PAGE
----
Eggs Hold Skulls of Titanosaur Embryos

Bijal P. Trivedi
for National Geographic News
September 27, 2001

Scientists have discovered six fossilized eggs containing embryos of titanosaurs. The skulls of the embryos have been "exquisitely preserved" and were petrified at a critical stage of cranial development.

These embryonic snapshots give scientists biological information that has been lacking in efforts to fill in the evolutionary history of titanosaurs. They were a sub-group of the long-necked, plant-eating dinosaurs known as sauropods, of which the brachiosaurus, found in many museums, was also a member.

"It's a very exciting discovery," said paleontologist Matthew Carrano of Stony Brook University in New York. "We don't have any sauropod embryos, and skulls of adult sauropods and titanosaurs are very uncommon, so this is a double bonus."

Skulls of adult titanosaurs are rare and the anatomy of the head is poorly understood. The skulls of sauropods are small and delicate compared with the creatures' limbs and vertebrae. Few even partially intact specimens have been found. "We are always finding bodies without heads. For some reason the heads just seem to come off," said Carrano.

Luis Chiappe of the Natural History Museum of Los Angeles County and his colleagues discovered the eggs in a massive dinosaur nesting site at Auca Mahuevot in Patagonia, Argentina. "This is the largest nesting ground ever discovered, with just miles and miles of eggs buried in the dirt and rock," said Chiappe.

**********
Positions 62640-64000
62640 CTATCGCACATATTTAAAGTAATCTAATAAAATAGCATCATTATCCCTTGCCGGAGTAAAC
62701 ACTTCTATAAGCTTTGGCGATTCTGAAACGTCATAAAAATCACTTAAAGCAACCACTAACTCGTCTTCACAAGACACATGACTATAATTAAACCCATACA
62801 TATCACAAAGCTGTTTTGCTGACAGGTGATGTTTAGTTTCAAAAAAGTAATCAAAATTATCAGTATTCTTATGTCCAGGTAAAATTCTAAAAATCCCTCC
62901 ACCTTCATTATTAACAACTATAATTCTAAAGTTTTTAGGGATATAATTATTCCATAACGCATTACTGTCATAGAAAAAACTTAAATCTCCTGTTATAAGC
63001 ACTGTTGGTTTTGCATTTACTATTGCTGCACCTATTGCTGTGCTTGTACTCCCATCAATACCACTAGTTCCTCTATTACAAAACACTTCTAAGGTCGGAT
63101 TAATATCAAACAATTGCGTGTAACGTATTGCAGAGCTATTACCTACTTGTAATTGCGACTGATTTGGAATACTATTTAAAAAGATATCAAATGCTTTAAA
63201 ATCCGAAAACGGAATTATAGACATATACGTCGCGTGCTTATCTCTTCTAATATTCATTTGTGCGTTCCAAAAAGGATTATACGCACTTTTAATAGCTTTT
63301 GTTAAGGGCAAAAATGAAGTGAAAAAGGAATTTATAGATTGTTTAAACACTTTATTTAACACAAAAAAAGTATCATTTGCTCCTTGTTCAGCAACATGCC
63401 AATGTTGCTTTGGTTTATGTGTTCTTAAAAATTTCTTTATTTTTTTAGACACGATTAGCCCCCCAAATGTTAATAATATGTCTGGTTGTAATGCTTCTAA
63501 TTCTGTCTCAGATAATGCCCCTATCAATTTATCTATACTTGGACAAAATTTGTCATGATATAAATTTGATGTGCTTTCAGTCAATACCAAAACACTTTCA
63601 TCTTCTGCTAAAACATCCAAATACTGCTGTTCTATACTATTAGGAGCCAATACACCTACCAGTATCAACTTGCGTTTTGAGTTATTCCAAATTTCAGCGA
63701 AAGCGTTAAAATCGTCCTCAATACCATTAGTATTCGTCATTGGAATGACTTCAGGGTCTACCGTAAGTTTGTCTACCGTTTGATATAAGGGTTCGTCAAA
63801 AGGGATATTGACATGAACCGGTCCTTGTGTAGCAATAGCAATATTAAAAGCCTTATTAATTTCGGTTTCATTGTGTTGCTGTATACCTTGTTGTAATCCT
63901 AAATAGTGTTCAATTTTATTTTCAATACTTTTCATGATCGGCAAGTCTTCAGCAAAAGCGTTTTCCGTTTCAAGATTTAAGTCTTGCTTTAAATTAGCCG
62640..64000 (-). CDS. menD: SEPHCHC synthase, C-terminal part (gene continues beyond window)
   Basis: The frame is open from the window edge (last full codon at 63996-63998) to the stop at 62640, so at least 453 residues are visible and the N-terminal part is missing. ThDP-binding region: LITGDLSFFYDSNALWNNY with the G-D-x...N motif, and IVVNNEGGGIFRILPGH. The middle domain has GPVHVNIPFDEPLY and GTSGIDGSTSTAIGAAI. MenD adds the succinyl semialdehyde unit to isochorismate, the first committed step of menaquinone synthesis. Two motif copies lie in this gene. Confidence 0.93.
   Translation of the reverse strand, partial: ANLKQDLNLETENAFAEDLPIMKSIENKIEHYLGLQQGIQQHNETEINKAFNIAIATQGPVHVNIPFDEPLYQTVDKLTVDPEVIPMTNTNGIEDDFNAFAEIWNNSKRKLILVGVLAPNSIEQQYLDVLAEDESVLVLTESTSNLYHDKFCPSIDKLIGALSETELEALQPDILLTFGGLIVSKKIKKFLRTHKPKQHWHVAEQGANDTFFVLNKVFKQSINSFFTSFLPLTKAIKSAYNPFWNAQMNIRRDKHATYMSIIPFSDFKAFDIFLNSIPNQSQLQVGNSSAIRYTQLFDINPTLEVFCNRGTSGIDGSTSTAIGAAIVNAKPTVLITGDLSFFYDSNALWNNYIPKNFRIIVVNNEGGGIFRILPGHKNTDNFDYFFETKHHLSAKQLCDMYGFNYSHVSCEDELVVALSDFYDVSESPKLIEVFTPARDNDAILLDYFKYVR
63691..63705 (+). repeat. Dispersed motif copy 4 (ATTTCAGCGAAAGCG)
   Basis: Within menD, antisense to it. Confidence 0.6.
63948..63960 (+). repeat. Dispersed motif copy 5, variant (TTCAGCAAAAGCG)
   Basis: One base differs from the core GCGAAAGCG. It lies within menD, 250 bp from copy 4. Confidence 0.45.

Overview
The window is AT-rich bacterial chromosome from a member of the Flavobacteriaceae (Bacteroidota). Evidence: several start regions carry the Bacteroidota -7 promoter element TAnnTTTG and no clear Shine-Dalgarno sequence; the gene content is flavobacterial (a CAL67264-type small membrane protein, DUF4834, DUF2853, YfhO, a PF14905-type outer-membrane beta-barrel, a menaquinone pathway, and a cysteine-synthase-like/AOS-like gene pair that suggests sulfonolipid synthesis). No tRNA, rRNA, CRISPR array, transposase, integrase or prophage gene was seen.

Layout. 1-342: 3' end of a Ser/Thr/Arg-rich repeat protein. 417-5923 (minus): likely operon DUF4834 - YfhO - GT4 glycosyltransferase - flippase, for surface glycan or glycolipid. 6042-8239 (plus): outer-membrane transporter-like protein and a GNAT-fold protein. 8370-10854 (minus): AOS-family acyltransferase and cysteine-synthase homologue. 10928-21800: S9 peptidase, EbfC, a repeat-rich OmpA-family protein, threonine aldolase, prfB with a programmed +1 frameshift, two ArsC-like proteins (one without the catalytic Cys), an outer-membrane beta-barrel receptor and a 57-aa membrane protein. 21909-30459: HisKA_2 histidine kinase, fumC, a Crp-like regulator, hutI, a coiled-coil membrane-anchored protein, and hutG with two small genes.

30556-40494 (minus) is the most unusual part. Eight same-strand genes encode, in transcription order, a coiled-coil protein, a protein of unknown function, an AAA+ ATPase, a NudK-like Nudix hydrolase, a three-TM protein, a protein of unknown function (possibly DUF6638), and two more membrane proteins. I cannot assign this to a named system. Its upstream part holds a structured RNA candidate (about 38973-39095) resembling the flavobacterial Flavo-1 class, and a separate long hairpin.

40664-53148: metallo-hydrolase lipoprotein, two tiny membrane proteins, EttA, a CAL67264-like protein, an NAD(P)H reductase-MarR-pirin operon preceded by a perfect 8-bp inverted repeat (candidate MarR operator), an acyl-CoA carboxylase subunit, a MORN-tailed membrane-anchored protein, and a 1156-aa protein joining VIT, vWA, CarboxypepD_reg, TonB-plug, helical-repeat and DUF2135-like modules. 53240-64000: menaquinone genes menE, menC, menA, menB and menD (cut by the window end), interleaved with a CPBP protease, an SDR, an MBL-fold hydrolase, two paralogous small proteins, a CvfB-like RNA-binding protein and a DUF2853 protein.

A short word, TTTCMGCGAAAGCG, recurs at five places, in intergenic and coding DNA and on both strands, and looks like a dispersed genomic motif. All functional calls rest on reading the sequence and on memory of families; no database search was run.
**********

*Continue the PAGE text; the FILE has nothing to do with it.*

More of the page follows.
Defining Features

It is ironic, scientists say, that the most well-preserved titanosaur skulls found so far came from embryos that are remarkably fragile.

The study of the approximately one-inch embryonic skulls offers clues to a key feature of titanosaur development: the location of the nostrils.

In most dinosaurs, the nostrils were toward the tip of the snout. But the nostrils of titanosaurs and other sauropods were located almost between their eyes—one of their most defining features. The newly discovered embryos, however, show that the nostrils of a juvenile titanosaur were toward the tip of a short puppy-like snout, said Chiappe.

As the snout of a young titanosaur grew and elongated, the nostrils must have retracted to their later position near the eyes, said Chiappe. His team also discovered that the rotation, or relocation, of the "braincase"—the bony structure that holds the brain—is achieved before the growth of the snout.

Previous work had suggested that the location of the braincase and nostrils had evolved together. Chiappe's findings indicate, however, that these two phases of anatomical development evolved independently of one another.

Details such as the order of events during development are vital for determining the relationships between the approximately 50 species of titanosaurs that have been identified and their relationship to other groups of sauropods.

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